Wau — Senior officials from South Sudan's Western Bahr el Ghazal on Sunday rejected claims arguing that the state's administration had done little to sensitise the local population about the benefits attached to the cabinet's decision to relocate the headquarters of Wau County.
John Peter Miskin resigned as the Commissioner of Wau County over the announcement in October and in December protests against the move were dealt with violently by police killing a number of people. Twenty protestors were killed in demonstrations on 8, 9 and 18 December, according to government figures.
Former commissioner Miskin, however, has claimed that the true death toll was much higher.
Further violence in Farajallah village, located in the Bagari district, 48 miles from Wau town, claimed the lives of 26 innocent people, all members of Dinka ethnic group from the three different states of the greater Bahr el Ghazal region. Bagari is the proposed new location of Wau County's administrative headquarters
On 24 December, South Sudan's President and the Governor's of Warrap, Lakes and Northern Bahr el Ghazal all visited Wau to try and calm tensions and back the decision to relocate the headquarters.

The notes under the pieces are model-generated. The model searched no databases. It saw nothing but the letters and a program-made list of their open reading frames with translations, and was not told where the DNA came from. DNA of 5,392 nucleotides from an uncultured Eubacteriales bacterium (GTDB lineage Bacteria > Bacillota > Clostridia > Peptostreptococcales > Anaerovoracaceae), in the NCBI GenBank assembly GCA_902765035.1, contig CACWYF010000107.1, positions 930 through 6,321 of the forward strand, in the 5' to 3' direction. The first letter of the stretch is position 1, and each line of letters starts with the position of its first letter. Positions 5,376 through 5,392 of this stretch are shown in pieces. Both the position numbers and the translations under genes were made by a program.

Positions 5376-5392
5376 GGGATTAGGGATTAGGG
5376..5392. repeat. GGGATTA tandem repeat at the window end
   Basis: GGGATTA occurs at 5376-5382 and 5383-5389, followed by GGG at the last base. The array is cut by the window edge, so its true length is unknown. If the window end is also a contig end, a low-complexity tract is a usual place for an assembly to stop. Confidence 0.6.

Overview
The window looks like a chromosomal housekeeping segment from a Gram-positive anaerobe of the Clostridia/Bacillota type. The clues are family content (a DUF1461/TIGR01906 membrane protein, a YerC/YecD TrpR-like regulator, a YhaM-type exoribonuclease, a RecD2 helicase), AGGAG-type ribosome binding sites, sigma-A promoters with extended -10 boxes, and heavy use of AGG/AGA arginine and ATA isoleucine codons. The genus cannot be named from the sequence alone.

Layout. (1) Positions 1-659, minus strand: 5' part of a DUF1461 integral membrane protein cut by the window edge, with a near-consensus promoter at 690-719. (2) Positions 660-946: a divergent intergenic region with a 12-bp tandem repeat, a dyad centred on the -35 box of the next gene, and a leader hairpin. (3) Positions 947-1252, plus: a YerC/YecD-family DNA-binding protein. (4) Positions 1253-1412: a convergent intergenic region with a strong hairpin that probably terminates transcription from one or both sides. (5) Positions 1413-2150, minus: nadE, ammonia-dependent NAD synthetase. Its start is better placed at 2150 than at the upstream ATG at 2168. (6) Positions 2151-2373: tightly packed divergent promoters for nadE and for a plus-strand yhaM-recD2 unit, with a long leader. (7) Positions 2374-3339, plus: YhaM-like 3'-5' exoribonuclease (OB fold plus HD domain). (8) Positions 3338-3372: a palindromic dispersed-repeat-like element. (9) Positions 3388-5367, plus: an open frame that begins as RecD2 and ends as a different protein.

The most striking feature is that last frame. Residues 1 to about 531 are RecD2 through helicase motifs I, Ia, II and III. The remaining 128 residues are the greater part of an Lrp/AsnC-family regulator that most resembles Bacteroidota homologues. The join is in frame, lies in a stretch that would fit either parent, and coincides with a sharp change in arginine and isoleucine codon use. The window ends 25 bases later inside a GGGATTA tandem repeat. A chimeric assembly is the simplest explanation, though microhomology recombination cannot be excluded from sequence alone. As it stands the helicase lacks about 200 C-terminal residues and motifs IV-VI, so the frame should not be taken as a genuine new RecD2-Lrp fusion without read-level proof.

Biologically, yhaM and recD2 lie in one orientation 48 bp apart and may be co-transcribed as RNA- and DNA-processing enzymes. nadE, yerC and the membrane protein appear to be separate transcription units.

Since the turn of the year local leaders have attempted to rebuild peace between their communities. The Balanda community, who live in Bagari have distanced themselves from the killings which took place in the Farajallah area on the district.
South Sudan's ruling party - the SPLM - has long advocated "taking the town to the people" by providing services in rural areas.
According to Western Bahr el Ghazal's Security Adviser, Rizik Dominic Samuel, "there is nothing which the government did not do" to make citizens aware of the reasons behind the transfer.
"All efforts were exerted to sensitise community members. Specialised committees were formed and carried out their tasks. There was a committee on security headed by myself. There was a committee on peace and reconciliation headed by comrade Effesio Kon Uguak, as an adviser on peace and reconciliations. We all traveled and held series of meetings with different groups of people in Bagari," Samuel explained in an interview with Sudan Tribune on Sunday.
Samuel accused some people "with special interests" of instigating the protests, which led to the deaths of the 20 protestors and the killing of 26 innocent civilians in Farajalah.